Over the last few months, I have had a lot of time to think—about many things, but particularly about the precious gift of life, and the way we all depend on others both in receiving and holding fast to this greatest of all gifts. Without the help of a generous donor’s family, the work of several brilliant and caring doctors, and the loving support of my own family, I would not be alive today. Knowing this is both humbling and inspiring. It further strengthens my resolve to see that every human life receives the respect and support it deserves.
In the last year, I have also learned a lot about the importance of families. Today, I owe my life to the family of Michael Lucas, the young man, tragically slain on his own front steps, whose heart and liver I received. Though I was a stranger to them, the Lucas family drew me into the circle of their concern. Their generosity was a reminder of the warmth and compassion of a true family.
I am convinced that strong families like the Lucases are the key to the future of this country. Everyone knows that today the American family needs help. While nothing can replace a true family, the state can certainly do a lot more to reinforce the American family, by helping to provide the things that all families need: health care, housing, jobs, education, nutrition, and a safe, clean environment.
More importantly, we must change the way we look at America. We must learn to reach out to other members of the great American family and feel the responsibility to take care of them, just as the Lucas family did for me. I believe that the indispensable first step in this rediscovery of America is to welcome the unborn back into the family. How can America ever become a family again, as long as we accept the wanton destruction of the youngest and most vulnerable among us? There can be no question that they are members of the American family. And the paramount rule in a good society, as in a good family, is that we take care of all of our members, especially those who cannot care for themselves: the unborn, the poor, the elderly, the sick, the oppressed, and those stricken—like Michael Lucas—by the violent disregard for human life that afflicts our nation.
Having been given a second chance at life when so many are given no chance at all, I am determined to do my part to end this tragic chapter in the story of America. I am confident that soon America will be a true family once again, a family based upon mutual love, respect, and support for all its members.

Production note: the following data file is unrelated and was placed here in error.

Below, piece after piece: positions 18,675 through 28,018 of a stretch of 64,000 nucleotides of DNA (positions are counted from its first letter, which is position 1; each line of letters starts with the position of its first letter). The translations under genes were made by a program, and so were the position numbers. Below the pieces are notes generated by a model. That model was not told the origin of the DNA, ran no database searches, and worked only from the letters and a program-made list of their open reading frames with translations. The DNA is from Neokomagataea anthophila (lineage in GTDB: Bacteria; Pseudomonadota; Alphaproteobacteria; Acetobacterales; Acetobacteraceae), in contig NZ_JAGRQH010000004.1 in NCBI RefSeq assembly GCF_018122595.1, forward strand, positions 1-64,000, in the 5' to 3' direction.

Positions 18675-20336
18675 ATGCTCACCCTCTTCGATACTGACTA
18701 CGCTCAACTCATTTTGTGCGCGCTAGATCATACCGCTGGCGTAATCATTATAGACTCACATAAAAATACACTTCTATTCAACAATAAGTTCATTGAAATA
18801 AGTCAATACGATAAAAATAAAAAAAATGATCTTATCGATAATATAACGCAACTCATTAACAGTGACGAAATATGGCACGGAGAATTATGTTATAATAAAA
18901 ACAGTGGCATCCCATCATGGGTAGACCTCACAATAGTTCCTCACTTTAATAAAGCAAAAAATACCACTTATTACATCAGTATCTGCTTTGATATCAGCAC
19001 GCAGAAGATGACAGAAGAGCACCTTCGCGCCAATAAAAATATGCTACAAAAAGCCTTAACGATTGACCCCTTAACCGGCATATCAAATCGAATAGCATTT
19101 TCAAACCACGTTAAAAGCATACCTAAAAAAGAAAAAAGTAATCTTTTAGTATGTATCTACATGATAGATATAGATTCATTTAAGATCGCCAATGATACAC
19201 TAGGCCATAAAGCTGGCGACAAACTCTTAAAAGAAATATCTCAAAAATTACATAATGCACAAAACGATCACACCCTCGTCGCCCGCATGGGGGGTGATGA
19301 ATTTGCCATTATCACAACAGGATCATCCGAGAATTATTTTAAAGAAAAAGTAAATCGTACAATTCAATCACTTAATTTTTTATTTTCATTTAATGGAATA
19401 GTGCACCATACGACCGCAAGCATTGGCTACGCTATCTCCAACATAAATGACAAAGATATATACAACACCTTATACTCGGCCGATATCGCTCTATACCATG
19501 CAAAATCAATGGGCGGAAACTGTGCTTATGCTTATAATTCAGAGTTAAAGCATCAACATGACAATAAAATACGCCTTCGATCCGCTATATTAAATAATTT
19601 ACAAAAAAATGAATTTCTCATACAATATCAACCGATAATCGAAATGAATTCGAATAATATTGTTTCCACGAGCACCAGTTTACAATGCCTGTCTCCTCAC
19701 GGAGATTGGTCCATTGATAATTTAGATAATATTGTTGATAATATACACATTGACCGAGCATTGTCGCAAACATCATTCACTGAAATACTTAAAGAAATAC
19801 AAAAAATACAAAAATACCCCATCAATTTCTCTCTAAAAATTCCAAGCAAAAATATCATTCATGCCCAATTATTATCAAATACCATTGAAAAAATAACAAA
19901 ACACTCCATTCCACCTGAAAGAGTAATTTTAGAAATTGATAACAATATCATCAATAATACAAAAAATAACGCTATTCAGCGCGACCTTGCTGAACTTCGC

[After accepting his father’s award, Christopher Casey added a few words of his own.]
Crisis and the Brownson Institute have decided to honor my father this evening. You are very kind to do so. Speaking for myself, I think you have shown impeccable judgment. For me—and I believe I speak for my three brothers and four sisters—my father has always been an inspiring example of fidelity, courage, and perseverance. Along with my mother, he has passed on to me a strong, unwavering Catholic faith, and provided a powerful example of character. Never was this more evident than it was this year.
Not long ago a friend drew my attention to some words quoted in a book by Russell Kirk spoken by Orestes Brownson at Dartmouth College 150 years ago—in 1843, the same year that Holy Cross College (my father’s and my alma mater) was founded. I don’t know if my father is familiar with these words, but he certainly seems to have lived by them.
“Ask not what you age wants,” Brownson told his listeners, “but what it needs; not what it will reward, but what, without which, it cannot be saved; and that go and do; and find your reward in the consciousness of having done your duty, and above all in the reflection that you have been accounted to suffer somewhat for mankind.”
I believe my father has done this, and for this he should be honored.